PasswordPrompt = 'Password:'

;Set credentials value
Username ='admin'
Password = 'mypasword'

;Set the command to execute after
Command = 'show interface description'

;Wait for the UsernamePrompt
wait UsernamePrompt
;input Username here if UsernamePrompt is received
sendln Username

;Wait for the PasswordPrompt
wait PasswordPrompt
;input Password here if PasswordPrompt is received
sendln Password

This code snippet waits for a certain word and if the word is found then execute a command. The sendln command sends characters followed by a new-line character to the host.

With these two statements, you can send in a command, wait for the result, then execute another command. You can do pretty much anything that usually requires manual input from the terminal.

strconcat and sprintf2

strconcat is a command in Tera Term macro that appends a copy of a string to the end of a string variable. For example:

filename = "C:\\teraterm\\"
strconcat filename 'test.txt'

In the beginning, filename with the value C:\\teraterm\\, you can append test.txt to it using the strconcat command. The resulting value of filename would be C:\\teraterm\\test.txt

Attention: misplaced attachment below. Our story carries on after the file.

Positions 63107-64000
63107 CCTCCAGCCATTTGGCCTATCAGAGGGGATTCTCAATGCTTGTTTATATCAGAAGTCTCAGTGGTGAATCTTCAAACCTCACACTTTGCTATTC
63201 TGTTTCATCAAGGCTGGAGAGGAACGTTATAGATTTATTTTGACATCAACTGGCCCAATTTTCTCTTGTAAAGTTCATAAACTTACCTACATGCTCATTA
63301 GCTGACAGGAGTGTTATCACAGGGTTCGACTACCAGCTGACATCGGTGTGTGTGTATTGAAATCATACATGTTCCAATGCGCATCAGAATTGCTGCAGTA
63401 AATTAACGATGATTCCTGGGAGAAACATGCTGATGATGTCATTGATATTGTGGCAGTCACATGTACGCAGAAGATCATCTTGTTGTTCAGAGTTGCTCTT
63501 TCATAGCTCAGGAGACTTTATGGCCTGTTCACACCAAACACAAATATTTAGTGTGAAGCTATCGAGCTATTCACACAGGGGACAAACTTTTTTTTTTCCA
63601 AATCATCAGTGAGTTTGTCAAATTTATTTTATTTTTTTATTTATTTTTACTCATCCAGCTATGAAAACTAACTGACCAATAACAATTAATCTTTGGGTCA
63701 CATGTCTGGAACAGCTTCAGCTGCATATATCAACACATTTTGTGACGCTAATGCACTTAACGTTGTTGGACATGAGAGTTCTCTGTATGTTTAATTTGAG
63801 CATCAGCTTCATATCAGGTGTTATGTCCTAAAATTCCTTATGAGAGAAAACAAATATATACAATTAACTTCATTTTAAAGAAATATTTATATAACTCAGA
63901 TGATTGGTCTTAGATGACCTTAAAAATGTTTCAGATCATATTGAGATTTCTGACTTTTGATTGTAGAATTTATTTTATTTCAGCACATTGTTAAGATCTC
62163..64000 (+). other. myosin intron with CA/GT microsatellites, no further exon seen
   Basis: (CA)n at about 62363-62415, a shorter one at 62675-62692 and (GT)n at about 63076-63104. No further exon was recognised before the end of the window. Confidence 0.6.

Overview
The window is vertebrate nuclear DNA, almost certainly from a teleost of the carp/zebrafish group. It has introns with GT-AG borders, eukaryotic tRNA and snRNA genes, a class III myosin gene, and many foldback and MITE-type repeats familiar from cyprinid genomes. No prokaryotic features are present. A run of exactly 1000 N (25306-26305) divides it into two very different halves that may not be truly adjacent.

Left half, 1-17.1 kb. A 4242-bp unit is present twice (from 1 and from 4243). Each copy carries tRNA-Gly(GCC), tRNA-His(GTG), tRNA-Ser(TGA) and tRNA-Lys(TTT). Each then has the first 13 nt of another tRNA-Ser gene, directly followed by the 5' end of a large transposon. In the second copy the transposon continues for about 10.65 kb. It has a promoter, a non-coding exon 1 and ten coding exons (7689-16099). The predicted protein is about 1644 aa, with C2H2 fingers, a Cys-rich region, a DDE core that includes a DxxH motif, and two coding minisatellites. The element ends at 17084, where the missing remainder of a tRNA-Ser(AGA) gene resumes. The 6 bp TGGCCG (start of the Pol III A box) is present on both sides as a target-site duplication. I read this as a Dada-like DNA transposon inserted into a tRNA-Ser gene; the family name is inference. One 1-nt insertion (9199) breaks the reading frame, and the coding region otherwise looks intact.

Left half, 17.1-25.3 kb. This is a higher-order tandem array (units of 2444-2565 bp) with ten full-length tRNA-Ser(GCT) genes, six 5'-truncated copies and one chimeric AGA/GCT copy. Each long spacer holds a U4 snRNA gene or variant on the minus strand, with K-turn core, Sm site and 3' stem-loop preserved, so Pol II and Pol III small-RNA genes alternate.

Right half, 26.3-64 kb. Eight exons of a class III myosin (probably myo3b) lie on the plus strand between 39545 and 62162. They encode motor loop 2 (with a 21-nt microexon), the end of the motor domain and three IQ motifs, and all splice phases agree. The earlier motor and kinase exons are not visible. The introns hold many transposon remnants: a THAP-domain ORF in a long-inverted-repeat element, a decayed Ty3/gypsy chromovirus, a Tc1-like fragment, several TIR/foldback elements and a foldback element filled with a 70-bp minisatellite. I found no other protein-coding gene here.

sprintf2 is another command in Tera Term macro that returns formatted output. It works similarly to the sprintf command but with more options. The output string is stored in the string variable. For example:

sprintf2 var \"%s/ USER NAME:%s\" '' 'test user'

The above command formats the var to USER NAME:test user by replacing the %s with the strings after it. This works kind of the same with popular programming languages like C or Powershell.

Conditional statements

TTL supports conditional statements such as if, then, elseif, else, endif.

Here is how you can create a if/else statement in TTL:

if <expression> then

If the condition is true, the following if commands are executed. Otherwise, the following the else commands are executed.

Loop statements

To use loop statements in Tera Term Macro, you can use the do, while, until, for, and next commands


Here is how you can create a while statement in TTL:

while <condition>

The following the while keyword is executed repeatedly as long as the condition is true.